Java: Helping the world build bigger idiots

Steven M. Bellovin smb at
Mon Sep 19 11:28:51 EDT 2005

In message <E1EHJxx-0006SI-00 at>, Peter Gutmann writes
>Found on the Daily WTF,
>  try { 
>    int idx = 0; 
>    while (true) { 
>      displayProductInfo(prodnums[idx]);
>      idx++; 
>      } 
>    } 
>  catch (IndexOutOfBoundException ex) { 
>    // nil
>    }

As opposed to the C version:

    int idx = 0; 
    while (true) { 
    printf("Segmentation error; core dumped\n");

If it were input, it would print "you are now 0wned"...

No, Java isn't the solution to the world's programming problems.  But
bounds-checking -- in any language! -- would be a very big help.

	The first principle was security: The principle that every
	syntactically incorrect program should be rejected by the
	compiler and that every syntactically correct program should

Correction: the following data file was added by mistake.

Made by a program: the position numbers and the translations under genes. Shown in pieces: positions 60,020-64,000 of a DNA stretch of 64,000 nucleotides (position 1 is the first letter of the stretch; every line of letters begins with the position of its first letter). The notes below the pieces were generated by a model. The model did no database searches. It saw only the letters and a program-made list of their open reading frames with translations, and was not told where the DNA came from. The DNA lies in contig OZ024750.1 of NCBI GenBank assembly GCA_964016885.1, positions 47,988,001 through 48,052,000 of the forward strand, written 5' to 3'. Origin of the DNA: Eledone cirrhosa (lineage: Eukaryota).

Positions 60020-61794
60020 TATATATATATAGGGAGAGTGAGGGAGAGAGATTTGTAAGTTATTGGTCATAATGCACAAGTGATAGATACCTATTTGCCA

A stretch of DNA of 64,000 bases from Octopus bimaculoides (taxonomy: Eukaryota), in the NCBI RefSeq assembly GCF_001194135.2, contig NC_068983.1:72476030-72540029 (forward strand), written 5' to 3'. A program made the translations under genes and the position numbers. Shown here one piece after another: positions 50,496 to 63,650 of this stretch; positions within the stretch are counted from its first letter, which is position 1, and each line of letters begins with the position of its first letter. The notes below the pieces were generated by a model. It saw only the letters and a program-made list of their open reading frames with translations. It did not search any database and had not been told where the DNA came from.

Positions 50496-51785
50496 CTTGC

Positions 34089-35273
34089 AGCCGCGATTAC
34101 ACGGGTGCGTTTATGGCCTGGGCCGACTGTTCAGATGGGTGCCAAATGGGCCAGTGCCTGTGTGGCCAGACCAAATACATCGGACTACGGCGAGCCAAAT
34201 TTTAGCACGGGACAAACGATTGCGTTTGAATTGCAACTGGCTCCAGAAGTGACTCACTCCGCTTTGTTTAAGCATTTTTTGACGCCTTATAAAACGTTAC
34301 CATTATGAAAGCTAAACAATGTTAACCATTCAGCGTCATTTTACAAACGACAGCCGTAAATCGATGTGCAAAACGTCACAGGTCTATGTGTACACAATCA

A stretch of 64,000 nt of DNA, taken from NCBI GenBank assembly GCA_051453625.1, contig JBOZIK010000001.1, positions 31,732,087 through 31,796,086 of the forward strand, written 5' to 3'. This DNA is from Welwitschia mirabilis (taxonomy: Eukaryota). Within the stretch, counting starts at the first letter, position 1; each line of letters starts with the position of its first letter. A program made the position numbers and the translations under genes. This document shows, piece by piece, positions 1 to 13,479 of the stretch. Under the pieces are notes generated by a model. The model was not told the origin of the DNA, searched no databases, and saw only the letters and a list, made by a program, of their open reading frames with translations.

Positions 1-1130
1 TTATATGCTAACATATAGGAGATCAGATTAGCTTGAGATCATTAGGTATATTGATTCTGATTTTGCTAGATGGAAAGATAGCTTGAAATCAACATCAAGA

give a result or an error message that was predictable and
	comprehensible in terms of the source language program
	itself. Thus no core dumps should ever be necessary. It
	was logically impossible for any source language program
	to cause the computer to run wild, either at compile time
	or at run time. A consequence of this principle is that
	every occurrence of every subscript of every subscripted
	variable was on every occasion checked at run time against
	both the upper and the lower declared bounds of the array.
	Many years later we asked our customers whether they wished
	us to provide an option to switch off these checks in the
	interests of efficiency on production runs. Unanimously,
	they urged us not to--they already knew how frequently
	subscript errors occur on production runs where failure to
	detect them could be disastrous. I note with fear and horror
	that even in 1980, language designers and users have not
	learned this lesson. In any respectable branch of engineering,
	failure to observe such elementary precautions would have
	long been against the law.

>From Tony Hoare's 1980 Turing Award lecture.

		--Steven M. Bellovin,

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